Adult Interstate Bureau
What is the Interstate Compact?
The interstate compact is an agreement entered into by two or more states to provide supervision to offenders who cross state lines to reside and work. States that wish to be part of this process have to join the Interstate Commission for Adult Offender Supervision (national compact) through legislation.
What is the primary purpose of the compact?
To enhance public safety and to provide a mechanism that allows a continuum of supervision of offenders who cross state boundaries.
Who administers the compact?
Compact Administrators and their deputies are appointed by the governor of each state to develop operational policies, practices and procedures on how adult offenders will be supervised (Pam Bunke is CA, Cathy Gordon DCA). Each state and 3 territories operate its own Interstate Compact Bureau. Bifurcated states have two units.
How did Montana become part of the National Compact?
Through legislative authorization. The 2001 Montana Legislature approved the new compact through Senate Bill 40 ( MCA 46-23-1115).
How does the Montana Interstate Compact Bureau function?
The deputy compact administrator and three agents perform the daily operations of the Interstate Bureau. The bureau monitors compact rules and regulations as they pertain to the supervision of the interstate offenders. It is a clearinghouse for all correspondence and communications for interstate business and works closely with 23 Montana adult district probation and parole offices, 7 misdemeanor probation offices, 7 treatment centers, 6 prisons, 7 prerelease centers, 2 sanction centers and all other states.
Does the compact allow states to refuse to accept an offender from another state?
Yes. If the plan is not a valid or viable plan for success for the offender. All mandatory cases must be accepted unless there is a determining factor that makes the placement not appropriate.
Can a state refuse to accept an offender under the compact based on the crime committed?
What are the benefits of the compact?
Communities and victims benefit because policies, procedures and conditions of supervision are enforced across state lines. This means victims are more likely to receive restitution if the offender is working in the community. Offenders benefit because they are allowed to return or relocate where they have families, emotional or financial support, or employment.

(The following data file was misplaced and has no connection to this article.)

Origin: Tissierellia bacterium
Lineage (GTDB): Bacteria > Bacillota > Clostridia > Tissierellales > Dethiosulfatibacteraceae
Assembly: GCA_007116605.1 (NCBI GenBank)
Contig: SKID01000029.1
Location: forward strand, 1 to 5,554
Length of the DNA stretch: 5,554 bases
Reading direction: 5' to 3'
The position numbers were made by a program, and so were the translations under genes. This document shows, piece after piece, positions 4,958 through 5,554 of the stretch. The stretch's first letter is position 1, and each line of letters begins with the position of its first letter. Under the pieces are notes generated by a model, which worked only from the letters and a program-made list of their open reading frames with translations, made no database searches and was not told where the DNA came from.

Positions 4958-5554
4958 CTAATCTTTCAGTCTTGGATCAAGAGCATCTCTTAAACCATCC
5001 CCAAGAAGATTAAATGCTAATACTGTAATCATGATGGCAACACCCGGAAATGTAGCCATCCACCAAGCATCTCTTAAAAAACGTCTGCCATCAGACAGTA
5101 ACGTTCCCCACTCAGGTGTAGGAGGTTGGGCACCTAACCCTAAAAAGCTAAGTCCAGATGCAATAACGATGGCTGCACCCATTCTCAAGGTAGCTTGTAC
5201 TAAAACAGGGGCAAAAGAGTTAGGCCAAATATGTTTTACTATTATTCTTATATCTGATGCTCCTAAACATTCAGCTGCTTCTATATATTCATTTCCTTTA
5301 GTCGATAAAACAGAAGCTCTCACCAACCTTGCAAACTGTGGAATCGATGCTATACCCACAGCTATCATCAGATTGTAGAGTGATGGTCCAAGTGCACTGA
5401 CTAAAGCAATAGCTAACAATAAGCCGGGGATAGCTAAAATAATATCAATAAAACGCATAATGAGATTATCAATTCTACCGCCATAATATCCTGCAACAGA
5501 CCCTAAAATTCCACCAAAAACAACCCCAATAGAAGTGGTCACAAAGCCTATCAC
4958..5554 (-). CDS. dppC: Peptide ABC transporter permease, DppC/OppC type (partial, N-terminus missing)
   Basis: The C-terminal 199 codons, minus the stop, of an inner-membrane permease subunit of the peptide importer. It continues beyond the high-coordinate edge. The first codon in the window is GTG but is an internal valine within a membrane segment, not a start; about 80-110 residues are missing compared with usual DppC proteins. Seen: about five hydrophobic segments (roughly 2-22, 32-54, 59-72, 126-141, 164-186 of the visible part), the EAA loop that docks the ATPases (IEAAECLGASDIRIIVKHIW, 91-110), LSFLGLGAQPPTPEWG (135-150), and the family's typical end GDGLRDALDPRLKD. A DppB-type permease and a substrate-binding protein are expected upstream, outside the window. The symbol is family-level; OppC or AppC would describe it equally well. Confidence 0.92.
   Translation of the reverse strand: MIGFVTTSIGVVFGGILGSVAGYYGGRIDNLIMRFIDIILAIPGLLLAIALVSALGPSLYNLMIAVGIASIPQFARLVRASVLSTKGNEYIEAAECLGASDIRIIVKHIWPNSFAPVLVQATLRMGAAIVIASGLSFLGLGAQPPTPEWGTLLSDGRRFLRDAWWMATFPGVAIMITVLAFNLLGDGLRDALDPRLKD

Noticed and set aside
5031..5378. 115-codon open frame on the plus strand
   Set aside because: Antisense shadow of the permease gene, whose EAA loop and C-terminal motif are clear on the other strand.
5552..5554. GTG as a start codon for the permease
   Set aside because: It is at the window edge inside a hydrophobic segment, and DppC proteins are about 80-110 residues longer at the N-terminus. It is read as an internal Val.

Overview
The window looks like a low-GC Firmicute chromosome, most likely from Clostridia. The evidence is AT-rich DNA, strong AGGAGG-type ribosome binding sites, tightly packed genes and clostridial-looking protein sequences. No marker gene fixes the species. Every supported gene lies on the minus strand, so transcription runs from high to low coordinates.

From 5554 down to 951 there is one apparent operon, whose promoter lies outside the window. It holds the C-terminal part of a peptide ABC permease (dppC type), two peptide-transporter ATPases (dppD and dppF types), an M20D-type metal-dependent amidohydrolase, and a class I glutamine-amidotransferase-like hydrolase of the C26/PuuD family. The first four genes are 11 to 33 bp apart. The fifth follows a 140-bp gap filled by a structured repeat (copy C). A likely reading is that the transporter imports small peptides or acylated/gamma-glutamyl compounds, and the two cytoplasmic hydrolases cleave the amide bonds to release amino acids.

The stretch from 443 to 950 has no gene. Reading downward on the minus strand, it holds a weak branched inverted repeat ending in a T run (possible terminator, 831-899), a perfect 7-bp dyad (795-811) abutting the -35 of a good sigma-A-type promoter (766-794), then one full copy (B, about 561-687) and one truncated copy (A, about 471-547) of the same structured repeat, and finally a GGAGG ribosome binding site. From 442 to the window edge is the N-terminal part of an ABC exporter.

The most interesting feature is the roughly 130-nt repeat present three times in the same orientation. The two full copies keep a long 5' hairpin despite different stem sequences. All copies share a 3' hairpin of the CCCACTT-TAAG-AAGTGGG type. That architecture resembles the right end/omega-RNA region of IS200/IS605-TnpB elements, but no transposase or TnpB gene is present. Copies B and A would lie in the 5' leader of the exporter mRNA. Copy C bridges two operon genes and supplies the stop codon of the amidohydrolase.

How is the use of the Interstate Compact a positive alternative to incarceration?
Many offenders are not always residents of the state where they are convicted. Their families, resources and jobs are in other states. Supervision of all offenders crossing state lines is critical and can only be successful when offenders are properly supervised, attending treatment and programming as directed and are employed. The offenders are encouraged to pay off restitution and complete treatment requirements.
What offenders are eligible for transfer?
Offenders on community supervision, including those on parole, probation, conditional release and those convicted of misdemeanors.
How many Montana offenders are being supervised in other states under the compact? How many Offenders from other states being supervised in Montana under the compact?
Approx 1,000 MT offenders and 438 including misd’s have transferred in.
How much does the compact cost Montana?
Is there a cost to offender wishing transfer and what is it used for?
The Interstate Bureau established a $50 application fee that is paid by offenders applying to transfer supervision out of Montana. The fee is used to pay the annual dues to the Interstate Commission. 3rd state transfers are now also required to pay a $50 fee for us to help initiate that process.
Do all offenders have to pay the fee?
Offenders, in conjunction with their supervising officer, can request a full or partial wavier of the fee.
Where can information about the compact be found?
The National Interstate Commission’s Web site is www.interstatecompact.org.
Where can Montana information be found?
Who staffs our Interstate Compact Bureau?
Cathy Gordon, Deputy Compact Administrator, 444-4916; Janet Erb, Agent, 444-4621; Sheronda Vaughn, Agent, 444-4037; Jamie Delappe-Gibson, Agent, 444-9522.
Who supervises misdemeanor cases?
Seven misd. probation offices around our state. If they transfer to an area that does not have misd. coverage than the P&P state offices supervise.
Can all misdemeanor cases transfer?
Only offenders convicted in four categories of offenses are mandatory misdemeanor transfer cases: driving under the influence (two or more), sexual crimes requiring registration in the sending state, illegal firearms possession and threatening or causing bodily harm. States may choose to supervise others.